Without beauty and mystery, there is only enslavement and poverty. Let me put that another way: once the creative potential of earth has been spent, it loses all beauty and mystery and ceases to be earth. It becomes a product, and the people who live upon it become products as well. In the economic system in Vernon, British Columbia, every piece of earth gets removed at a certain point in history and “developed” — usually into subdivisions, and is no longer a part of the earth’s economy. Building that economy, however, is the goal of environmental sustainability. As the Icelandic model shows, it can be done in a couple ways, at least: one is to maintain an economy built on creative physical energy rather than on capitalization; another, perhaps more practical in our present age, is maintain that creative physical energy within the products already paid for and developed, such as this:

silhouetteHorse-Drawn Manure Spreader, Skriðuklaustur, Iceland

This piece of antiquated machinery represents the lives of hundreds of sheep and many men and women and horses who lived and worked here. It also represents the energy of its designers and creators, and of the men who mined the ore and the others that smelted it into the iron that made it, and the others that shipped it here. Withdrawals can be made from this bank of energy in the form of useful pieces of fabricated steel, which represent the social and creative energy that went into them, and which can be recombined into articles of new cleverness, not new machines, per se. Withdrawals can also be made more directly on the social capital of this machine, by turning it into art, or history, or tourism, or a deep sense of belonging, or respect, or a connection with one’s ancestors. That is what it is to be a human on this earth and of this earth. It is not a world of things. It is not a world of raw materials. It is a world of creative potentials, in which the economy is creation. The earth keeps giving us chances. It’s time to run with some of them. Here’s one…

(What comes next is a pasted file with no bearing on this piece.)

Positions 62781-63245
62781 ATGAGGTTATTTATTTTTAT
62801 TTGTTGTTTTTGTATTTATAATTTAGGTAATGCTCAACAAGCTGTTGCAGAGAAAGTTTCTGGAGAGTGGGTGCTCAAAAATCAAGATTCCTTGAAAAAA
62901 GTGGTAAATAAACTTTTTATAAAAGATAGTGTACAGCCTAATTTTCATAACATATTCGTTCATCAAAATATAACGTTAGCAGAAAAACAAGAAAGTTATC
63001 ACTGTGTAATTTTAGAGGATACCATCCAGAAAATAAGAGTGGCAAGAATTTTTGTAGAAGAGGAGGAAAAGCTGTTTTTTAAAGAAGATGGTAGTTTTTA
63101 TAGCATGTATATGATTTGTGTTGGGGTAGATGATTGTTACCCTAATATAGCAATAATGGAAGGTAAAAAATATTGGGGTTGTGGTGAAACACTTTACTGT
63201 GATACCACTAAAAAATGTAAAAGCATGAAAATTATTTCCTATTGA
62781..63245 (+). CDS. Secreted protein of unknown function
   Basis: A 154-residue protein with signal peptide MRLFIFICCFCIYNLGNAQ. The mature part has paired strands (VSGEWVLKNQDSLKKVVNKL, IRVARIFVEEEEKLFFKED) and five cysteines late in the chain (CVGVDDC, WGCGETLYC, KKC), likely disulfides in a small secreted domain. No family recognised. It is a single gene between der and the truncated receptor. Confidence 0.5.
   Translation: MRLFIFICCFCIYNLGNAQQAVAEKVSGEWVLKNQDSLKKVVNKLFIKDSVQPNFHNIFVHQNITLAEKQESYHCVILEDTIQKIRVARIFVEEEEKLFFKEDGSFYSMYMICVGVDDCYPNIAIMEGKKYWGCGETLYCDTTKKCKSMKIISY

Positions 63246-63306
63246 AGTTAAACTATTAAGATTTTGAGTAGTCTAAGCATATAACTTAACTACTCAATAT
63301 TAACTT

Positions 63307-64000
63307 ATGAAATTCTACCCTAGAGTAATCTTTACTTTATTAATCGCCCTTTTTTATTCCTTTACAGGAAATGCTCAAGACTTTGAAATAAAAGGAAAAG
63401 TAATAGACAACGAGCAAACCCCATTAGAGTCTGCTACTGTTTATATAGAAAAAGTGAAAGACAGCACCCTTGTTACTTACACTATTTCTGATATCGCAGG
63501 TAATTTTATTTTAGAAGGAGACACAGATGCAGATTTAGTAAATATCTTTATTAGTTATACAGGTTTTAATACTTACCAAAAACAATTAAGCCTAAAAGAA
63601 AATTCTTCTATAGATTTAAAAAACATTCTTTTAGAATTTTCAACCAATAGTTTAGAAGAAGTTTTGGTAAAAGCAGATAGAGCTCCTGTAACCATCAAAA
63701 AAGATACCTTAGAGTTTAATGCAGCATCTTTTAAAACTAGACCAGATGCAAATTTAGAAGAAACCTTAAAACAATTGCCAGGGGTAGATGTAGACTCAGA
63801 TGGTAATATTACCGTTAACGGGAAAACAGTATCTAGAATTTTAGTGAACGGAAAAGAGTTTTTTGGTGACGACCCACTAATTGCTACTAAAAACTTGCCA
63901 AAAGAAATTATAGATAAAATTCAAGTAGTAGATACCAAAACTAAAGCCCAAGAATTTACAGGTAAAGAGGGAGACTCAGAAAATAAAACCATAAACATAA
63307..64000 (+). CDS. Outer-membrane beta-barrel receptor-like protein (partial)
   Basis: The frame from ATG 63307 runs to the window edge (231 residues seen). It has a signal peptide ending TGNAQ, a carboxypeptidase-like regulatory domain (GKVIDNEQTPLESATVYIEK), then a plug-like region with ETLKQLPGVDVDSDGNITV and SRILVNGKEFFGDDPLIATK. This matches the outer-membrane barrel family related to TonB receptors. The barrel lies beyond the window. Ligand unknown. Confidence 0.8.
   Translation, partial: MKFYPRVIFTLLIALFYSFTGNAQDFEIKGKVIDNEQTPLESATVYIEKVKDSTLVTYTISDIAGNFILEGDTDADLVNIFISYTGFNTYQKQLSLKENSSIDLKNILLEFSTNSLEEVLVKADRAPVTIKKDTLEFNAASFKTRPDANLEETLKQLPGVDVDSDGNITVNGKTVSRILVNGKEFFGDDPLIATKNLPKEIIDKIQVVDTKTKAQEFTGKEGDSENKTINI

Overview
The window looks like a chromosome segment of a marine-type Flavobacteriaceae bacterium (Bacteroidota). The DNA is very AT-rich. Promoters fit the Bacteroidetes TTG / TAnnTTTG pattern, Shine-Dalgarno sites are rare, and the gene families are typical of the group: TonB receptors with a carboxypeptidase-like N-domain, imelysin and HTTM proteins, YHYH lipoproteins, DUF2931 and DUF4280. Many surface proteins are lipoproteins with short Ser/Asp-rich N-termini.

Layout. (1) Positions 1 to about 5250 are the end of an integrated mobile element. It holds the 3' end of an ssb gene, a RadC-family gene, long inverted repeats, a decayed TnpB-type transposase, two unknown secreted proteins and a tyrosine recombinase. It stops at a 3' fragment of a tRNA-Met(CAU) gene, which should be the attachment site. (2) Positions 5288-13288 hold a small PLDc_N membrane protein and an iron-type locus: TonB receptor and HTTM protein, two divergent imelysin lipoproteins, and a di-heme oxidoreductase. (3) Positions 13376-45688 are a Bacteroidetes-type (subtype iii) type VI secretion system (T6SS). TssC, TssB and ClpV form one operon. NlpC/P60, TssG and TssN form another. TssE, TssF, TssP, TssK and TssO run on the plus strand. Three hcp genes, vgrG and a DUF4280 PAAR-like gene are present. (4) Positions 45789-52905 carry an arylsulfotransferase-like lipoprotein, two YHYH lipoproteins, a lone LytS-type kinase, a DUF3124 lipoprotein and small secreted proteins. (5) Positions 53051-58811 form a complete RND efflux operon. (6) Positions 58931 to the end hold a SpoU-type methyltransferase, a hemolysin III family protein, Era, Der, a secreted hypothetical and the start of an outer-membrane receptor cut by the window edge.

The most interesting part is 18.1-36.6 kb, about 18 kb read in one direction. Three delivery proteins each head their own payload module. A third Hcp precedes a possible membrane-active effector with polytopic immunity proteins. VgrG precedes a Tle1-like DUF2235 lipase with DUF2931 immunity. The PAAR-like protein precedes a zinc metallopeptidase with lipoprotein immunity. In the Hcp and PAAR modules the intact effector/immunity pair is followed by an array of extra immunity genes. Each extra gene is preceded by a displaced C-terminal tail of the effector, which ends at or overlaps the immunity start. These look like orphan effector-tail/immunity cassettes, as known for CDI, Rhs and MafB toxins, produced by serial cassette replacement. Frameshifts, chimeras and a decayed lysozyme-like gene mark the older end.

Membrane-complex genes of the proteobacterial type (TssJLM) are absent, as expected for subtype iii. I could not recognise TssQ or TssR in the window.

yellowNot Green but Yellow and Blue

The photo doesn’t show it, but that’s a wild bee with a neon blue abdomen, on a dandelion growing in an overflow beach parking lot near Okanagan Lake. The bee lives on wild land, while domesticated bees are dying out. The dandelion has colonized land that humans have thrown away from their capital plans. It has, in other words, brought creation to it, and holds within it the potential for several new industrial ventures, which will enrich the creative potential of the land in the same way that the flower has by growing here, rather than than making withdrawals from it that it never intends to repay. Well, the earth is telling us that it is time to repay our debts. It doesn’t want our money. It wants us to create within its own economy. Rebuilding the earth would be a use of economic capital that would show a tremendous return on investment. Here, for instance:

sask3 Saskatoons in Full Flower

Another industry in potential. These lush, fruiting bushes live on free water.

… and here …


Remains of Indigenous Gardens, Bella Vista

Yet more industry in potential.

And what are our politicians talking about? Sewage and money.

Home on Earth

I made it! I went to a farm near the end of a valley in a remote part of Iceland, and found my way home. I now have two homes on this earth. Just look at them both in this spring full of light. First, my home in the middle of the North Atlantic …

Spring in East Iceland (Skriðuklaustur)

And then my home in the volcanic sea inland from the North Eastern Pacific …

biggreenhillSpring in the Okanagan (Bella Vista & the Commonage)

Same sun, such different light. It’s so good to be home on this Earth. In celebration, I am posting this today as well on my blog about my volcanic sea, Bless bless!

Spring is in the Air

Yes, literally. It’s in the air. Is this is it?



No, That’s an Aluminum Boat at 5 a.m.